How can software development teams utilise Agile metrics?
There’s an old adage: ‘What gets measured gets done.’
Even so, metrics are a contentious subject in Agile software delivery, with some Agile practitioners contending that Agile metrics are a bad thing. They argue that, at best, Agile metrics can be gamed and manipulated by teams and, at worst, may instil a negative culture of ‘Big Brother ‘-ness, which can be detrimental to Agile team wellbeing.
However, this negative view of Agile metrics is very much on the decline – with most more mature Agile DevOps organisations recognising the core role that Agile metrics play if carefully selected and therefore adopted enthusiastically by Agile teams.
So what are the Top 5 Agile metrics that engage both teams and managers alike and avoid the pitfalls outlined above?
Criteria for choosing our Top 5 Agile metrics
We have chosen the following criteria to select our Top 5 Agile metrics:
- Firstly and most importantly, the Agile metrics were chosen to track the core underlying objective of Agile software delivery – “the early and continuous delivery of valuable software” (Agile Manifesto Principle Number 1);
- second, the metrics selected are valuable to teams and managers alike – indeed, teams must adopt Agile metrics to drive their own Agile continuous improvement (as per Principle 12 in the Manifesto);
- the metrics are meaningful when considered at the team level and when aggregated across teams;
- and finally, the Agile metrics are simple to understand and if tracked, very quickly drive significant improvement in Agile software delivery effectiveness.
Our Top 5 Agile metrics
In no particular order, here are our Top 5 Agile metrics that make an immediate impact on your Agile software delivery.
Cycle Time is a basic measure of your organisation’s Agility in that it measures your velocity, or the time taken to develop an increment of software. Unlike the more comprehensive Agile metric of Lead Time (which measures the length of the entire end-to-end delivery process), Cycle Time is easier to measure as it looks only at the time taken (within a scrum team) to take a Ticket from the backlog, code and test that Ticket – in preparation for integration and deployment to live.
As per Figure 2 below, the Cycle Time metric view allows teams to understand the time spent on each Ticket status within the development cycle. Analytics tools that offer to filter enable analysis by Status, Issue Type, or Epic (and any other standard or custom Ticket field), all plotted over any time range required.
Deployment Frequency is another fundamental measure of an organisation’s agility (when viewed alongside the other critical metrics described here).
A core objective of Agile delivery is the ability to develop and deploy live small software increments rapidly. Deployment Frequency is an Agile metric that tracks that base competence and is a powerful Agile metric around which to focus effort at all levels in the delivery organisation at the early stages of an Agile transformation.
Delivered Story Points
Delivered Story Points is often considered a problematic Agile metric due to the potential inconsistencies in the calculation of story points and how much effort they represent. However, as a basic measure of output and how that is changing over time, it is a powerful Agile metric around which to align.
There may be concerns about teams ‘gaming’ the metric with story point inflation, but as with all Agile metrics, they should be viewed in context by experienced folks who know the teams well. If this is the case, they can still give an excellent view of how the delivery organisation is progressing over time.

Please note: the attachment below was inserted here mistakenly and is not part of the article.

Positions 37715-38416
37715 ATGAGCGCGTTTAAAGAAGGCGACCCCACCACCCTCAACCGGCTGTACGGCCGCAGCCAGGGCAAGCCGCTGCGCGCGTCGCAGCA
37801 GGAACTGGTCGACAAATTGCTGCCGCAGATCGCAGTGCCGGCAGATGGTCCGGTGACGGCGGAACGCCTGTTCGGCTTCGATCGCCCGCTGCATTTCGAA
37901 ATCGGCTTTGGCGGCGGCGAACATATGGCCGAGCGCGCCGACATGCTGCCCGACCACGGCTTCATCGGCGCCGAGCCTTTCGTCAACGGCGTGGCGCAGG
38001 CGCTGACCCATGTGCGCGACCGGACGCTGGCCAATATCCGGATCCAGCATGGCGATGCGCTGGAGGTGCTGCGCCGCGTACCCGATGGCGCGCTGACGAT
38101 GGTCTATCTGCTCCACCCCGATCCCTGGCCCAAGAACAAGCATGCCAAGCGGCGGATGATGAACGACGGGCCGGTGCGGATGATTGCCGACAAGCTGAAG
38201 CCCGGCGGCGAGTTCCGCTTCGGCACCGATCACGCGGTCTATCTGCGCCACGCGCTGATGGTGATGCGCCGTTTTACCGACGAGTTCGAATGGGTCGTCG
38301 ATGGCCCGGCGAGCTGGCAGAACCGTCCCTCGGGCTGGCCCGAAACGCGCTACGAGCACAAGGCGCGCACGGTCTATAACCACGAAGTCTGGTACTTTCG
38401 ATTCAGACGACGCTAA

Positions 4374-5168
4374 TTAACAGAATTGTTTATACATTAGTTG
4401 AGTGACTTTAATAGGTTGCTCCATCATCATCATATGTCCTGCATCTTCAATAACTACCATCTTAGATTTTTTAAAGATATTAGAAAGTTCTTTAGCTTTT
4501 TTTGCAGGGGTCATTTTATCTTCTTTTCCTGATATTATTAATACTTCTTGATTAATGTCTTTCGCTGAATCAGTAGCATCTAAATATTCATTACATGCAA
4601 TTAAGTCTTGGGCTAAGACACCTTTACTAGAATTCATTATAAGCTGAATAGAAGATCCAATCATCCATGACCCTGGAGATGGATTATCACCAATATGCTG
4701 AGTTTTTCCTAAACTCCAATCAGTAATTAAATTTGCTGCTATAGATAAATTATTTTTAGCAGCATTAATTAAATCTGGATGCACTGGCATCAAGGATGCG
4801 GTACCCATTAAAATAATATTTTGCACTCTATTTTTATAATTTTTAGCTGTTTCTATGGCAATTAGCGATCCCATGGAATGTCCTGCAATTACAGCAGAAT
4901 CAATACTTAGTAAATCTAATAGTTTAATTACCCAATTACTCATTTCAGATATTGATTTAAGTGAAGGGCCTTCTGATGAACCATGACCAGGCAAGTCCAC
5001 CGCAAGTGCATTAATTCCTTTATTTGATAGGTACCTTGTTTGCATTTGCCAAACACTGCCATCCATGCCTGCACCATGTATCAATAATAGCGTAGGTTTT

Escaped Defects is a simple but effective Agile metric of overall software delivery quality. It can be tracked in several ways, but most involve tracking defects by criticality/priority, as per the example below.
When these four simple Agile delivery metrics are viewed together, the Agile DevOps practitioner can get a well-balanced view of how their Agile DevOps maturity is progressing.
Importantly, the Agile metrics can be tracked over time, making sure that an improvement in one metric (e.g. Cycle Time) does not lead to a detrimental effect on another metric (e.g. Escaped Defects).
In addition, the relationship between Cycle Time and Deployment Frequency can be closely watched. Very often, teams can reduce their Cycle Time, but this does not translate into quicker value delivery due to bottlenecks in the integration and deployment process.
Our final Agile metric in our Top 5 is Flow Efficiency. Flow Efficiency looks at the proportion of time Tickets spend in an ‘active’ versus ‘inactive’ status) and is a great Agile metric for teams.
The Flow Efficiency analysis (see Figure 7 below) enables Team Leads to isolate and analyse each ‘inactive’ status in the workflow and consider if there is scope to reduce or eliminate it. The analysis shows the relative size of each ‘inactive’ status opportunity in terms of time spent in the inactive state and the volume of Tickets affected.
Typical opportunities to remove inactive bottlenecks include time spent with Tickets awaiting definition (e.g. Sizing) and Tickets awaiting QA. Where waits for QA are considered excessive, Delivery Managers can reconsider QA resource allocation regarding individual teams.
Plandek works by mining data from toolsets used by delivery teams (such as Jira, Git, CI/CD tools and Slack) to provide end-to-end delivery metrics/analytics to optimise software delivery predictability, risk management and process improvement.
Plandek is a global leader in this fast-growing field, recognised by Gartner as a top nine global vendor in their DevOps Value Stream Management Market Guide (published in Sept 2020).
Plandek is based in London and works with clients globally to apply predictive data analytics and machine learning to deliver software more effectively.